I find that many photographers still shoot a set of bracketed images and merge them or blend them in one way or another.  Some shoot brackets “just in case” but more often than not just use one exposure (I find myself in this category much more often than I used to be).  Some shoot just two images - one for lights and one for darks, if you will - and blend the two.  Others don’t shoot brackets at all anymore, but instead focus on getting what they need in a single frame.  There are countless ways to get an image created, after all.

Now, it’s an arrow in the quiver

But for all the HDR photographers that I know and follow, we have left behind that initial “HDR craziness” and moved on to using HDR not as an end unto itself, but as a tool in the bag of artistic expression.  One of many tools, I might add.

I have seen my own style morph from that “pushing the envelope” sort of HDR madness a few years ago into something that is a bit more subdued now.  Well, subdued in my eyes, though I still get comments to the contrary at times (ah, the joys of social media!).  Are there times when I will still push the sliders a bit?  Absolutely, if the image/scene calls for it, though it’s much less frequent than it used to be.  And in my opinion, there are times that the image just begs to be cooked.  Some might say that makes me a beginner.  Hell, I don’t know anymore.  In some ways, we’re all still beginners.  You can always learn something.  

But more often than not, I am using it in much more subtle ways, and creating more realistic-looking images.  It’s a natural evolution I guess.  But to be clear, I still love color.  LOVE. COLOR.  I can’t deny that.

It's about the final output

And as I mentioned above, I am often finding that if I shoot a scene correctly in a single exposure, thanks to the wonders of modern cameras and modern software, I can get the final result that I desire from that single exposure.  In other words, my HDR usage isn't as frequent or as strong as it once was.  But do I still consider myself an HDR photographer?  You bet I do.

So whether you are new to “traditional” HDR or an old hand at it, whether you merge brackets in Photomatix, or blend parts of them in Photoshop, or if you use luminosity masking to create your images - I don’t care, I just applaud your efforts and look forward to seeing your beautiful photos.  And even if you "over-cook" some of your images, I still find some of those beautiful too, in their own way.  Besides, you should go do whatever you want to do.  This is YOUR art.  Create the beauty you feel and see.

Because when you get down to the basics, creating a beautiful photo is what we are all trying to do.  So wish us well on the quest.  The path is ever-changing, and never-ending.....but it’s quite a ride, and it's fun as hell. 

See you out there - and bring your camera.

What camp are you in?  How do you process your images?  Do you even like HDR?  Hate it?  Feedback is welcome - and thanks for stopping by.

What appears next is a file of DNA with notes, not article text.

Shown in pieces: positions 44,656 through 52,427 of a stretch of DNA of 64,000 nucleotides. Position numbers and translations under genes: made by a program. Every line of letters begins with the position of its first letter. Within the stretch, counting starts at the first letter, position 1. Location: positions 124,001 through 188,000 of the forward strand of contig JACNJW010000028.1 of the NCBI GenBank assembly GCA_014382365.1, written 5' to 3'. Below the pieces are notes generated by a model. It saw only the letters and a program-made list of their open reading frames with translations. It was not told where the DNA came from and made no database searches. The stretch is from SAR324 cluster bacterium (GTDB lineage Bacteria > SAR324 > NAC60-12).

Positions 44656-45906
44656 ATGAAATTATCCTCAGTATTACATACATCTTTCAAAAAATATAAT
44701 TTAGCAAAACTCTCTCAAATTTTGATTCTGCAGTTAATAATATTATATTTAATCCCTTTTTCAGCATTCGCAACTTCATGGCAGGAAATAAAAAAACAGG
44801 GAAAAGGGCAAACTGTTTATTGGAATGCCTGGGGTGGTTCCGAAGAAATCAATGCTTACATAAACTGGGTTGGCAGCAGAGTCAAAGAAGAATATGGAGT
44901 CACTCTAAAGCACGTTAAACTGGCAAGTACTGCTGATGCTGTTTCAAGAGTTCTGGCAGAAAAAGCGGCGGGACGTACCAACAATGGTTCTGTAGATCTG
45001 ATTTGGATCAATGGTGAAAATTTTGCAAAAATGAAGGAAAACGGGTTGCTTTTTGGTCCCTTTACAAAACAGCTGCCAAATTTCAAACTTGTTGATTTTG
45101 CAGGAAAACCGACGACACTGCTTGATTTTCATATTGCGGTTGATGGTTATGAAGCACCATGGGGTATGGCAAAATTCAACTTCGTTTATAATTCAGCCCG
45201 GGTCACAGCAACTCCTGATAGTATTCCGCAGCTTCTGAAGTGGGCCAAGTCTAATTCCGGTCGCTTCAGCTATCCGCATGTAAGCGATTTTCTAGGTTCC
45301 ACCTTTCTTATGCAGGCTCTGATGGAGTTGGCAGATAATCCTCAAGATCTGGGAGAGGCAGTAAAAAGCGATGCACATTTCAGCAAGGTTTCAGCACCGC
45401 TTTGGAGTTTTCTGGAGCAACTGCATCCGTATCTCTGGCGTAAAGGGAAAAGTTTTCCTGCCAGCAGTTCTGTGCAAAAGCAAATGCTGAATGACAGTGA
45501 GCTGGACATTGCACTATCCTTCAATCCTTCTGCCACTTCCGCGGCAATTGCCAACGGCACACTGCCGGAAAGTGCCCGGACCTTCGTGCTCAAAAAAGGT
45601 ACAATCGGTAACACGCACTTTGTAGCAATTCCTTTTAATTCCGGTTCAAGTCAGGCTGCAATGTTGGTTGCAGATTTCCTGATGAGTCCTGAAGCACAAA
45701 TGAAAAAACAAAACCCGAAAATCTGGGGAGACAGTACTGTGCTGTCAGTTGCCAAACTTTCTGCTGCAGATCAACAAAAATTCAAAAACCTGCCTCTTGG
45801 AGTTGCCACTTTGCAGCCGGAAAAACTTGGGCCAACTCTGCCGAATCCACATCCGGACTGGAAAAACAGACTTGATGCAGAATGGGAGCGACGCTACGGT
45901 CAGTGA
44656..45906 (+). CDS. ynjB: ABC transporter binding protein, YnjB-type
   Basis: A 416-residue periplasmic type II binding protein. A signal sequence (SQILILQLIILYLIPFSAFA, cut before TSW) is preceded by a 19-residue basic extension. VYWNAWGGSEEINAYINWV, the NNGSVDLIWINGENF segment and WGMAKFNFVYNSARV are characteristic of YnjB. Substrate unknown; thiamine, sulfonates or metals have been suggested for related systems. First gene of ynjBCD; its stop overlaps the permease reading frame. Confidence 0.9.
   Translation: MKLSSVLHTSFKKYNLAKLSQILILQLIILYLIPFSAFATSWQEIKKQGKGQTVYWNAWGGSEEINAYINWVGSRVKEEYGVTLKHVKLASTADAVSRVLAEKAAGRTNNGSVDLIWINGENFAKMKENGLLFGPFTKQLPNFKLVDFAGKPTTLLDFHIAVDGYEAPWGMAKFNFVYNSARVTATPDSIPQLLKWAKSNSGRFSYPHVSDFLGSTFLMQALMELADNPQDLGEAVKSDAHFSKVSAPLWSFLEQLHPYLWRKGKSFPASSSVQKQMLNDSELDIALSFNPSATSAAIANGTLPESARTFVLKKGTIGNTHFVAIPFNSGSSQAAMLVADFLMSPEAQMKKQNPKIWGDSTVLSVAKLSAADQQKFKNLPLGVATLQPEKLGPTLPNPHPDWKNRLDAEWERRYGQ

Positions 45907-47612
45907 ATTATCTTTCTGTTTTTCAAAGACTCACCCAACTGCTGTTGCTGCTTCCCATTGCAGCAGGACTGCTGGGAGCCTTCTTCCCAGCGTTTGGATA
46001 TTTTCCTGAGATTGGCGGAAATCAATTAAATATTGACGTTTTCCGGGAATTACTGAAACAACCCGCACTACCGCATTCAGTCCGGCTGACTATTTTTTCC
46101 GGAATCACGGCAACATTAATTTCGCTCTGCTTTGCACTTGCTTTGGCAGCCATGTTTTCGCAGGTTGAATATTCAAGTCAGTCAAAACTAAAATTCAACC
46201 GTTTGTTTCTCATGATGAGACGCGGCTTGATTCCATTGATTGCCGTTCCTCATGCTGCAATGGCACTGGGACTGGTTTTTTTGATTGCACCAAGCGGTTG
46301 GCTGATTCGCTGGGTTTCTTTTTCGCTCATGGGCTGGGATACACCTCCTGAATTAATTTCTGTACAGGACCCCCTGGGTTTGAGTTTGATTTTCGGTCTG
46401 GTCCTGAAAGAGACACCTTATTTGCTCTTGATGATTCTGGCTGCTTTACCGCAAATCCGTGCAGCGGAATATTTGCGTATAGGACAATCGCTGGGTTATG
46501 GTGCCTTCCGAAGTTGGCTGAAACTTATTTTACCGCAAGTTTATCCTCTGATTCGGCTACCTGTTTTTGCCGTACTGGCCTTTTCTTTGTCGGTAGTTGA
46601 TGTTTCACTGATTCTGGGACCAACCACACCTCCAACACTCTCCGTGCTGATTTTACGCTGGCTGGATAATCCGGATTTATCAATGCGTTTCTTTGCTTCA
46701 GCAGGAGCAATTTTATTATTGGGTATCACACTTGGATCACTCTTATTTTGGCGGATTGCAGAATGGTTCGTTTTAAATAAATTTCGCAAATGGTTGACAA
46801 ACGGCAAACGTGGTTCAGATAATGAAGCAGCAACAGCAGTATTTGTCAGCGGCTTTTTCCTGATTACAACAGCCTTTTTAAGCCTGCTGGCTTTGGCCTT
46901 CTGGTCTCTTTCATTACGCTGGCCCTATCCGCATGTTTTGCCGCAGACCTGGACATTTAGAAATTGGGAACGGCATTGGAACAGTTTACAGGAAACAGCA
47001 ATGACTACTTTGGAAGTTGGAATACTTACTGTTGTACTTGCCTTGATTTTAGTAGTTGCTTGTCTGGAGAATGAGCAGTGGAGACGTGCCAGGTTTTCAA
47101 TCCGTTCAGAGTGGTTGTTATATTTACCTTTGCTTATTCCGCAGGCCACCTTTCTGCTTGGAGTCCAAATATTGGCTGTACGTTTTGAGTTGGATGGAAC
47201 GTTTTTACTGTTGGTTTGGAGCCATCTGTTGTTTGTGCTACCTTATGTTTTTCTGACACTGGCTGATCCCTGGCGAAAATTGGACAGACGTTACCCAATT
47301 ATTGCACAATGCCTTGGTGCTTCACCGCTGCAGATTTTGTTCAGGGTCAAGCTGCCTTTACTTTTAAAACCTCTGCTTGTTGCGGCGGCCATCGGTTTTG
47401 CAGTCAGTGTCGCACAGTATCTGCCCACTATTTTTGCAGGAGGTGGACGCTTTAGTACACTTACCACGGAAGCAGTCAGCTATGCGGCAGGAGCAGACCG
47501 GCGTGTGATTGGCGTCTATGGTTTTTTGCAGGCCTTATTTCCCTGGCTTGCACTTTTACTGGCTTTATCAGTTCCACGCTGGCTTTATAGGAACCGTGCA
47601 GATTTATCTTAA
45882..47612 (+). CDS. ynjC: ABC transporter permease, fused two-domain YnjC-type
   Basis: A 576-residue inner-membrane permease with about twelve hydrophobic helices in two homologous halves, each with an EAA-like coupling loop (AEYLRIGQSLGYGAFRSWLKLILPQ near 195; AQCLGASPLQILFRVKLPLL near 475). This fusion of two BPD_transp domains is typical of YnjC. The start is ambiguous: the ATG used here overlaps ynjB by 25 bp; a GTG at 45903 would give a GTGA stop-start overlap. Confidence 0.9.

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Some HDR processing resources, in case you are interested...

If you are interested in how I process my HDR photos, your best bet is to review this post which is my HDR tutorial based on using Photomatix (though admittedly, I need to make some updates to it) to create the base HDR photo, and then this post which shows how I use Color Efex Pro to finish my HDR photos.  While each image is different, I repeatedly use many of the same filters for my HDR work.  And yes, I still use the "traditional" method most of the time.  Feel free to use the contact form on my site footer to email me with questions.  I'm happy to help, though I don't have all the answers.  So, here are some more great resources on the web...

If you are interested in learning about Luminosity Masks and how to use them, the best resource I know of is this one, created by my friend (and very talented photographer) Jimmy McIntyre.  He has a number of courses available for purchase, and they are definitely worth checking out!

Another fabulous resource on the web for information on HDR photography as well as post-processing is Klaus Hermann's very informative site at http://farbspiel-photo.com/ .  He's quite good and you will learn a lot!

Miroslav Petrasko is a friend of mine (both online and IRL - I had the pleasure of shooting with him once in Bratislava). He has his blog over at HDR Shooter - you definitely should check it out.  Here you will find a great tutorial as well as e-Books and more.  Spend some time here!

Elia Locardi creates some of the most beautiful photos out there, and his website at Blame The Monkey has a wealth of insights into his methods.  Another place to spend some time!

Somewhere I came across Christopher O'Donnell Photography, and though I am not really sure where, I am glad that I did.  In addition to beautiful images, he has a free eBook on Exposure Blending which might be of interest.  Check it out!

Thanks again for stopping by!